We knew going into this episode of “Doctor Who” that we’d be watching the penultimate appearance of Karen Gillan and Arthur Darvill as the Doctor’s companions Amy Pond and Rory Williams. And we knew the title — “The Power of Three” — promised something special. This would be a hour devoted to Amy, Rory and The Doctor coming together to solve a crisis, right?
Surely we’d see how each of them have an important role to play in a storyline that delivers on the title’s implicit promise: Three is better than one, or two. We’d nod our heads and think, “Yes, the Doctor is at his best with these companions.” Because they’re the companions we’re watching right now, we love them dearly, and we’re at the emotional high point of our relationship with them. We know they’re going to leave, but we don’t yet know how it will happen.
That was a heavy burden for “The Power of Three” to bear, and it turns out the episode was only partially interested in reminding us how well Amy, Rory and The Doctor work together as a team. There was a lot more business to attend to in this hour. Too much, really, for the episode to entirely succeed. But it was hardly a failure either. Especially when writer Chris Chibnall focused not on how Amy and Rory work with The Doctor, but on how they work without him.
As we near the end of the Pond era, we’ve been seeing more and more of the couple at home. The “Pond Life” minisodes that served as a bridge between seasons already established that they have an entire life away from The Doctor. And both Amy and Rory have demonstrated their increasing ambivalence over which path they prefer: traveling with The Doctor on adventures through space and time, or living a “regular” life with jobs, friends, family and the ability to finish a carton of milk before it sits spoiled in a fridge for two months while you’re off battling Daleks or robotic cowboy assassins.
Life with The Doctor is a non-stop thrill ride, but Amy and Rory aren’t Time Lords, they’re humans. And they’ve reached a point where it’s time to get off. Or have they? “The Power of Three” spent a lot of time convincing us that the Ponds are ready to end their journeys with The Doctor. But it turned out to be more of a temporary blip. Once they’d saved the world again — this time from a “slow invasion” by little black cubes sent to wipe up humanity by The Doctor’s childhood nightmare the Shakri — they were ready to jump back in the TARDIS for more timey-wimey fun.
It felt like there was enough story crammed into “The Power of Three” to support a two-parter. Chibnall needed more time to set-up Amy and Rory’s decision at the end, as well as the magical Sonic Screwdriver solution The Doctor improvised to reverse the damage done by the Shakri. (After delightfully spending most of the episode frustrated and confused over the little black cubes, and suffering from cardiac arrest on one of his hearts, he had no trouble outsmarting their attack.) These could have, and probably should’ve, been the kind of Big Moments “Doctor Who” is often so good at, but they were too rushed to achieve full impact.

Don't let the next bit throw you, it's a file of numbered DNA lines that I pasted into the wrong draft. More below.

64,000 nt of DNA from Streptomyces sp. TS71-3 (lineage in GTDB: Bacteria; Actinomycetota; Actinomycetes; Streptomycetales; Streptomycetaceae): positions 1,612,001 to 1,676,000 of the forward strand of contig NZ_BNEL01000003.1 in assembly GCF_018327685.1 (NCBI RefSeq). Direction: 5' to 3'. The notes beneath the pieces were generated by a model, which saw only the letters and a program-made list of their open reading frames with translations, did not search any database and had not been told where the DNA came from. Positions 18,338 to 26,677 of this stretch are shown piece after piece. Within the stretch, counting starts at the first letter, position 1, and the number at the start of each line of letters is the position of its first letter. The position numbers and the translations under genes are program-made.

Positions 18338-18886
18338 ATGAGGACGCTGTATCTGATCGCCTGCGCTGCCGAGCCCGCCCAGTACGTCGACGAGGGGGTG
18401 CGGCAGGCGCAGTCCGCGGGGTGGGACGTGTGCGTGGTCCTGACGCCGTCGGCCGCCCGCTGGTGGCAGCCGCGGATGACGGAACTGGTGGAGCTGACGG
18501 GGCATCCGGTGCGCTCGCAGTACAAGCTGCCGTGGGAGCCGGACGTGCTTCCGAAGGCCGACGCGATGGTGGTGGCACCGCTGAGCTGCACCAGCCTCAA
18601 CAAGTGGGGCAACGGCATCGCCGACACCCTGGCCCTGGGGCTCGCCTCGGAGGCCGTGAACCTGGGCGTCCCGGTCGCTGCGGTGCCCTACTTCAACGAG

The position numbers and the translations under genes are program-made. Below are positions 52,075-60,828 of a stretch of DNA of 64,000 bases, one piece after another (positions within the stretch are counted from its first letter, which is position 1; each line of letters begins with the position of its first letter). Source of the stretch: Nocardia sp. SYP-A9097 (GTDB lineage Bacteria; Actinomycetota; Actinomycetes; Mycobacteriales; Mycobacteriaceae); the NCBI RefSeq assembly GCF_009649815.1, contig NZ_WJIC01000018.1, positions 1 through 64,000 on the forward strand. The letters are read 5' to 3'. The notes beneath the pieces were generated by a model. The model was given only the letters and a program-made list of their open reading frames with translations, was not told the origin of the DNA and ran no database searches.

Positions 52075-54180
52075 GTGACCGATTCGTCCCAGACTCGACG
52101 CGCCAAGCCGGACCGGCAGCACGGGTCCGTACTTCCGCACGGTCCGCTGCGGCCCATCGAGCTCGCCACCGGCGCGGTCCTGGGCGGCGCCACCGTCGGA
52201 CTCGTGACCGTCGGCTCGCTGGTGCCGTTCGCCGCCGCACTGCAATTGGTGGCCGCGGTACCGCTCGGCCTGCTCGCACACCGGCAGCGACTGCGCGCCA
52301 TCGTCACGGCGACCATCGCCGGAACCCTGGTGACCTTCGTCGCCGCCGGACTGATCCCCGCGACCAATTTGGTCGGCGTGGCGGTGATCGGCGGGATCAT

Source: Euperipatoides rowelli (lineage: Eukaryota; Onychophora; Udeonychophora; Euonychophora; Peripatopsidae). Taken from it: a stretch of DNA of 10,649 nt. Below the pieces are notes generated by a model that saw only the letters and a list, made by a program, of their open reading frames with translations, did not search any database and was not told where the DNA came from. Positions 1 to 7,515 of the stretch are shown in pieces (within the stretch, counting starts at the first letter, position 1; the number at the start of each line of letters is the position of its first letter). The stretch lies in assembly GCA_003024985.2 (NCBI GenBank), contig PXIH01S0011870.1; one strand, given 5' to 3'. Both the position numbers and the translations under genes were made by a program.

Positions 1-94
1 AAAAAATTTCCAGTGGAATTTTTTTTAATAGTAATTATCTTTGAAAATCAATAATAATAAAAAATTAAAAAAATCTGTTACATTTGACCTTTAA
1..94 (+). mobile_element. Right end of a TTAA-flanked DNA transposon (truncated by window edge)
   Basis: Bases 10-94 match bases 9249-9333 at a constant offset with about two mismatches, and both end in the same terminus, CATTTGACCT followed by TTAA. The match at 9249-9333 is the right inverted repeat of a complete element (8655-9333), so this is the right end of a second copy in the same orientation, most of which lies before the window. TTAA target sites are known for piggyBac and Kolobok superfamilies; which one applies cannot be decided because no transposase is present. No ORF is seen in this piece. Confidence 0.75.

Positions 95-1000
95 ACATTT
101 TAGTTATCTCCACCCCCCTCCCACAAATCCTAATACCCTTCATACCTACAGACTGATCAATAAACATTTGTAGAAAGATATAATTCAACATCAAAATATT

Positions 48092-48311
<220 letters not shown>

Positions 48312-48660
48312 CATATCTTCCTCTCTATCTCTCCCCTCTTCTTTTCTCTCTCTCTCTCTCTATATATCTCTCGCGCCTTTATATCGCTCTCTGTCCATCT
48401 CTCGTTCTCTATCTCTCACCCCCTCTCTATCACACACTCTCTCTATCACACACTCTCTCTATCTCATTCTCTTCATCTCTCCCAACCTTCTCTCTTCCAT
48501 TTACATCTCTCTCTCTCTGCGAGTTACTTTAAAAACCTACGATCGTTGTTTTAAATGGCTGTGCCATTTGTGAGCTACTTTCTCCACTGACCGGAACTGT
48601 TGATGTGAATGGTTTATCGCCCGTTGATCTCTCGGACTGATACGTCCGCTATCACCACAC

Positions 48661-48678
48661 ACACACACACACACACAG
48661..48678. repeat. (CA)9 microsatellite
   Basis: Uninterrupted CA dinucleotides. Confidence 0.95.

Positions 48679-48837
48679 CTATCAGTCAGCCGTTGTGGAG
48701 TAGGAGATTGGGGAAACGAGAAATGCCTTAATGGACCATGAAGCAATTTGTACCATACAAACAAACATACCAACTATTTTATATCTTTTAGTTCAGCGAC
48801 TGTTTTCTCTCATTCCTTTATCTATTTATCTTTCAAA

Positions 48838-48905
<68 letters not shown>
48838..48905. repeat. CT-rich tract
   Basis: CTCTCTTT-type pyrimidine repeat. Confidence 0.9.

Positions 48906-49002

It also would’ve been nice to spend a little more time with Rory’s dad. We only met Brian (Mark Williams) two episodes ago in “Dinosaurs on a Spaceship” (also written by Chibnall), but he’s been a great addition, fitting nicely into the strong legacy of Companion Relatives over the past few years begun by Camille Coduri as Jackie Tyler.
However, what may have been lacking in “The Power of Three” shouldn’t detract from what was there to appreciate. First and foremost, The Doctor’s intimate conversation with Amy was full of great dialogue, culminating in the episode’s sentimental peak: “You were the first face this face saw.” (If there’s not one final “fish fingers and custard” reference during the Ponds’ exit episode, Steven Moffat will have missed the easiest emotional button to push.)
Then there were the various ways “The Power of Three” dealt with the past, present and future of the franchise. We were immediately reminded of the past with a rapid fire “greatest hits” montage of Amy and Rory with The Doctor.
And it certainly felt like we were getting hints at the future in the introduction of two major characters: Kate Stewart (Jemma Redgrave), head of scientific research at UNIT and the aforementioned Shakri. Stewart had a direct connection to “Who” history, she’s the daughter of Brigadier Lethbridge-Stewart, a popular character from the show’s pre-21st Century era played by the late Nicholas Courtney. Although The Brigadier didn’t really factor into the current Davies/Moffat run, he’s now directly tied in through Kate. I suspect we’ll be seeing more of her to come, especially since Redgrave was excellent in the role. Similarly, if the Shakri don’t return to cause trouble in later installments, it would be surprise.
Meanwhile, Amy and Rory had a chance to really live in the present. As the “slow invasion” of the cubes took a year to develop, the Doctor spent large chunks of time with them waiting, irritated and impatient as any Time Lord would be. The experience wasn’t as bad for Amy and Rory. For the first time in a decade (we learned that’s how long Amy has been traveling with The Doctor), they were able to live their lives uninterrupted. It felt good.
But how can you say no to saving the universe? Amy and Rory thought they could leave life with The Doctor behind, but a decision like that can’t just come about over weddings and jobs and spoiled milk. The lure of the TARDIS is too powerful. Something major has to happen. We’ll see what that is next week.